“After being invisible in the prostate cancer community for 20 years, gay and bisexual men are finally being seen,” writes the AFR’s Jill Margo.
“Late in 2015, a set of four booklets was produced in Australia specifically for gay and bisexual men.
“This is thought to be a world first and the initiative was funded by the federal government via a Cancer Australia grant.
“The booklets take a frank look at the role of the prostate in gay sex.”
Margo’s article makes no bones about articulating the issues.
“Without a prostate there is no ejaculation and no semen exchange, which has an important role in the sexual play between men who have sex with men.
“Without a prostate, the receptive partner in anal sex doesn’t get the benefit of having his prostate massaged, a process that augments orgasm.
“Without a prostate, the active partner might not have an erection rigid enough for penetrative anal sex. While men might recover some erectile function after surgery, vaginal penetration is generally easier.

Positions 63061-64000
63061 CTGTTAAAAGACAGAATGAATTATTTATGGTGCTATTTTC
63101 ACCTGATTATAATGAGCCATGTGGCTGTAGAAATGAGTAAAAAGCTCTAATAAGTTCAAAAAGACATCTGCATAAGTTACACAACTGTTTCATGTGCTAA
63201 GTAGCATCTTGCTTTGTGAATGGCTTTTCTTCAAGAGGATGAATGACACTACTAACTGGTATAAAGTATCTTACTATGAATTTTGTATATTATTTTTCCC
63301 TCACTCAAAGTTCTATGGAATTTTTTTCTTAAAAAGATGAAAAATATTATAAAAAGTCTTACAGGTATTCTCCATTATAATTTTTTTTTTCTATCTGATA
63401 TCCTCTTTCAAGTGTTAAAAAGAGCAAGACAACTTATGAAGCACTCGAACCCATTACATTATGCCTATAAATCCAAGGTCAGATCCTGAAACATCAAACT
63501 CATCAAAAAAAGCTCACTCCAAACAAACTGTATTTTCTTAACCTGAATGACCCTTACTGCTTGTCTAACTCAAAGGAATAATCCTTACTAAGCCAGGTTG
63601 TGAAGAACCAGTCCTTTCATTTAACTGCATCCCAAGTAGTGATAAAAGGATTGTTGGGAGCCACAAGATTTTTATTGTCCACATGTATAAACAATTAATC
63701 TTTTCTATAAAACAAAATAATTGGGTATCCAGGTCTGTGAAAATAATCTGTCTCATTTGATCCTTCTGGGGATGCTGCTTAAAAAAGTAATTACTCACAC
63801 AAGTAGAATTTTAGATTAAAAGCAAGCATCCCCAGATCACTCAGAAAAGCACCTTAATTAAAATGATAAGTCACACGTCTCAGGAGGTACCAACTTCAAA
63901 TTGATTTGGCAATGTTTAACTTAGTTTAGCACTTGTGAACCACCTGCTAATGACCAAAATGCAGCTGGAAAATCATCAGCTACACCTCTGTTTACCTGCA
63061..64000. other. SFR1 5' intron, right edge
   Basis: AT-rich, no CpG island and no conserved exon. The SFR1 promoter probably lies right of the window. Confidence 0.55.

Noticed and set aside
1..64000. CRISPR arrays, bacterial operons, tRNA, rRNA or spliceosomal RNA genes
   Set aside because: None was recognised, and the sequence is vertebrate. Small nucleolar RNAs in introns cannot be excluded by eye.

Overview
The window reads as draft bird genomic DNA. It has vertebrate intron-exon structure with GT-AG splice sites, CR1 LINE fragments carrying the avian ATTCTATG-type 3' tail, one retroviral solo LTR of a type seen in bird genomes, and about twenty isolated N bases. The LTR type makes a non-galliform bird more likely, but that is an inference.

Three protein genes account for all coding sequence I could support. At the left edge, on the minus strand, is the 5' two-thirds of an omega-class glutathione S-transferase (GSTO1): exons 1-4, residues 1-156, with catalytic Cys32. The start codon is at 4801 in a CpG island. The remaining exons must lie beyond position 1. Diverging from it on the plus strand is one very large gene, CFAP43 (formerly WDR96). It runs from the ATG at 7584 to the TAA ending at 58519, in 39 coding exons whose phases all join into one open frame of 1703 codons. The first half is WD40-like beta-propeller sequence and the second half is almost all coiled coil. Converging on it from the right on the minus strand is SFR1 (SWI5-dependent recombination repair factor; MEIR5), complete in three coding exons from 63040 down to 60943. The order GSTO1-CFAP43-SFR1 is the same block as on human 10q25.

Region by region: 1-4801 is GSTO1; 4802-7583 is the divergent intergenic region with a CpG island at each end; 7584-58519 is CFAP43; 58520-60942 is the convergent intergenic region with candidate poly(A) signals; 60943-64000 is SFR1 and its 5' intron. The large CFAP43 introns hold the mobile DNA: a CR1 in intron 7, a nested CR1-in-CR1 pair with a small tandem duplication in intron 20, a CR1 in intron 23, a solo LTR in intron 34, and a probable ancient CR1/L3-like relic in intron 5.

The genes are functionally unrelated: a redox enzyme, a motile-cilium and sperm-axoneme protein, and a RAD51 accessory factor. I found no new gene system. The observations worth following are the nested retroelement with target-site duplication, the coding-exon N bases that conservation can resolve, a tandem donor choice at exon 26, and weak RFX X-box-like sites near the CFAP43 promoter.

“Surgery can cause problems with urinary continence, which can reduce a man’s sense of being sexually desirable. It can also lead to the leaking of urine on orgasm.
“For some men orgasm becomes painful, although this generally doesn’t last.
“Apart from creating a scar, surgery can reduce length and width of the penis, further affecting body image.
“Radiation has a range of issues too, such as a slow decline in potency, reduction in ejaculate and bowel complications.
“Following radiation, the receptive partner might find anal sex makes the pain worse and damages the delicate lining of the anus and rectum.”